Julie Martin Worldwide

When I think of Julie, it’s her voice that I hear…it is so clear not only in what she is communicating, but her speech itself is so succinct, her voice rich. Her voice is almost a yoga in itself, it only adds to the clarity of what she is communicating, what she wants to say. Sounds corny I’m sure, but truly communication is a gift for Julie and she has been given such a powerful tool with which to share it. So when she told me, “I teach because I have an inherent desire to communicate information”, I wasn’t surprised. She added, “If I didn’t teach yoga, I’d teach something else. It’s the recognition of being able to clearly express ideas, concepts, and possibilities to others and let them do with that information what feels right. It’s not about trying to get someone to do something that appears to be yoga. It is more important to give guidelines and knowledge to allow the students space and time to let their own yoga unfold”… yes, yes, yes…I love this! Practical and to the point.

Needless to say, Julie doesn’t adhere to one yoga lineage, she teaches what she knows without putting names to it. This is so evident in my experience of Julie as there is such a fluid and free experience when taking her classes. I think they demonstrate what yoga is to her, “one’s own internal unfolding and it doesn’t have to fit anyone else’s ideas or expectations.” There is such a free spirit in Julie that is so beautifully connected to her intelligence. And perhaps is due to the yoga practice she was raised by…” my parents brought us up as Advaita Vendanta. I never knew anything else and couldn’t understand until I was about age ten or twelve that everyone didn’t meditate at home, or knew about the Upanishads, Bhagavad Gita, etc.”

She described her first experience of yoga as asana: it was an Iyengar class, which she attended because of knee injuries from years of dance, “I remember my body felt good afterwards but the teacher was really harsh and I hated that. I continued because my knees started to heal.” Today, her own classes, workshops and Yoga Teacher Trainings are so easily accessible…she goes to where her students are, offering trainings throughout the world. Julie has students everywhere who “seem to still want to hear what (she) has to say”, so she goes where they are.

The classes that have an impact on Julie the most are the ones when “I feel I just showed up, guided intuitively and walked away without acknowledging I had anything to do with what just happened in class. Each student had their own experience and can take that away with them. I’m just a messenger.” Essentially wanting for her students the same individual freedom of practice that she has so benefited from.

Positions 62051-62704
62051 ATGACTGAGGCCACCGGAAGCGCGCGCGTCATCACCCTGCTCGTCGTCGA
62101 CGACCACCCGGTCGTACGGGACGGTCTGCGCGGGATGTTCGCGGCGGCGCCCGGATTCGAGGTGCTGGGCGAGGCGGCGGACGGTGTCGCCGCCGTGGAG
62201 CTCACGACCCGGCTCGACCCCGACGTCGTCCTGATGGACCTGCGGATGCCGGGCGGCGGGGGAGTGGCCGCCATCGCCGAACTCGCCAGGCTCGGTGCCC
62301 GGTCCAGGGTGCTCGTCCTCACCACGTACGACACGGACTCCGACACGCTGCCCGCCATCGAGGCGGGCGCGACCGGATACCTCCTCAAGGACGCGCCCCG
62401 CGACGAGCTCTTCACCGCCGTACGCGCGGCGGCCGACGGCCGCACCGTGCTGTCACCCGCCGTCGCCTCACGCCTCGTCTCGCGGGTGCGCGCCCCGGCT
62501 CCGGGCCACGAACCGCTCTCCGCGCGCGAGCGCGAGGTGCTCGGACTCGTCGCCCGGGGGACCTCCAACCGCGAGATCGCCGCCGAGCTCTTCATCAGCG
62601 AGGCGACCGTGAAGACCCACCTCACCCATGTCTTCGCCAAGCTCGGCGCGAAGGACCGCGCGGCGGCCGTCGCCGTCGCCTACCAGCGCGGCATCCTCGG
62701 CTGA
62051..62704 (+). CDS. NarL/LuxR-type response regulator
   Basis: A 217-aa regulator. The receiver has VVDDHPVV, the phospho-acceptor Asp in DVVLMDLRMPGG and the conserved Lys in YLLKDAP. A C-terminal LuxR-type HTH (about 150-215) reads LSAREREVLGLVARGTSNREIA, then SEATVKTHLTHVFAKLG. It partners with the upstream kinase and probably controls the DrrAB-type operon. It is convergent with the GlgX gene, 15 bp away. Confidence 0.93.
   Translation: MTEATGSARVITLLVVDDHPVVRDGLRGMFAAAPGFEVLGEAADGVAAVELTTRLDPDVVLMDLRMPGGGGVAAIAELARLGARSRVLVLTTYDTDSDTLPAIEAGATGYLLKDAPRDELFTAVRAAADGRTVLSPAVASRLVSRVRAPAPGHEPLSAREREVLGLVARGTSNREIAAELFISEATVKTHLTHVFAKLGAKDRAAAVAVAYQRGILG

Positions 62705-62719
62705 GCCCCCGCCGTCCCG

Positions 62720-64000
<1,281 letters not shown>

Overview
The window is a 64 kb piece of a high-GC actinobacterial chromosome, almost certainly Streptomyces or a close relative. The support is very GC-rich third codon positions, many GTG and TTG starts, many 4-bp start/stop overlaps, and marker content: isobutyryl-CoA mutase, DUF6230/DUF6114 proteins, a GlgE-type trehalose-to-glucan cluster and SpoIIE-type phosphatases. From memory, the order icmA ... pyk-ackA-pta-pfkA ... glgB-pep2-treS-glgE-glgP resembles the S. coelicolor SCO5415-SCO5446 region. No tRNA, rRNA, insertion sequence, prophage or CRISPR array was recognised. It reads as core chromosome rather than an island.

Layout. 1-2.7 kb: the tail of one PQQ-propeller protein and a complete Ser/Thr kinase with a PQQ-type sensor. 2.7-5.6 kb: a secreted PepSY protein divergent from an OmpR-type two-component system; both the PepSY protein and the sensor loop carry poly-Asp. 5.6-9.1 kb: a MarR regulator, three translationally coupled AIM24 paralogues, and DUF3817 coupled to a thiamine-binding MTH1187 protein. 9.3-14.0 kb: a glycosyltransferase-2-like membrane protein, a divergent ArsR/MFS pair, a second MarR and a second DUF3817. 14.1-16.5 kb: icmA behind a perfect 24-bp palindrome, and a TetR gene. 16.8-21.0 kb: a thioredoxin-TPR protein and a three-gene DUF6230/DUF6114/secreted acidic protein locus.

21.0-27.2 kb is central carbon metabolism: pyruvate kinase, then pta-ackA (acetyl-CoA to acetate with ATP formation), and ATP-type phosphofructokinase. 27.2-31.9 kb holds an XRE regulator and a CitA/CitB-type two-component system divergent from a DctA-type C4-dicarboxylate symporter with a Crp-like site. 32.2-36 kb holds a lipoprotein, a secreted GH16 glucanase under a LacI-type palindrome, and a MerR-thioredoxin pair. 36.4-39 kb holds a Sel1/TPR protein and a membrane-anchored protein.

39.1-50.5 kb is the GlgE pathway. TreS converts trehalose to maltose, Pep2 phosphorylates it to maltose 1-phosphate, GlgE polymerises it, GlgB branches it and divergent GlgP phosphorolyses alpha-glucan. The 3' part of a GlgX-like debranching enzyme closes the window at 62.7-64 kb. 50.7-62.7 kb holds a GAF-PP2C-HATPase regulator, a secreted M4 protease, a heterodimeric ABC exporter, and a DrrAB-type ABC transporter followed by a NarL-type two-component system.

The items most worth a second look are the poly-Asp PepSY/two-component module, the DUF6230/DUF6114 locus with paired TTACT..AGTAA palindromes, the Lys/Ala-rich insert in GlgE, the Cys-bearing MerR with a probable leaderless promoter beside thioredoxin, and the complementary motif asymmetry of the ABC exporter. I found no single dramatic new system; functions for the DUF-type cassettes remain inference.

When asked what yoga offers her, it was so uniquely put by Julie though not a unique concept in itself…but incredibly refreshing to hear from a person of her experience: “It allows me to continue to learn, if I’m going to be honest about what is evolving in our understanding of what it means to be a yogi in this modern day and age. It is very confusing. And I strive to understand developments in anatomy as well as philosophy. Nothing is as it appears, more often than not…so yoga drives me to learn more. “

Teaching yoga began for Julie because she was already teaching dance and she wanted her dance students to learn yoga to prevent injury (“…hilarious that so many injuries are now coming from the yoga and the way people practice”…she adds). She started at a time twenty years ago, when there were very few teachers, so she was encouraged to go ahead and start teaching…”It was a pivotal point in my life as I had only intended to do it “alongside” dance, choreography and teaching dance. But as soon as people found out that Sting and Madonna did Ashtanga yoga (that was what I was teaching at the time) it became my main source of income as I had more offers to teach yoga than anything else”. This seems so common for teachers like Julie…that yoga almost seemed to find them at the start. And then as she grew, any natural obstacles that have unfolded are seen as an opportunity to practice, as practice begins when the edges get rough.

Julie is so direct, with both feet on the ground around who she is in yoga, that it seems pretty clear to me that her hopes are fulfilled when teaching…” I hope I inspire students and teachers to be authentic within themselves and not care what the rest of the yoga world is up to. I hate what social media has done to yoga.”

My final question to Julie asked what is her favourite aspect of yoga? Her reply: “That it doesn’t belong to anyone.”

This girl is gorgeous!

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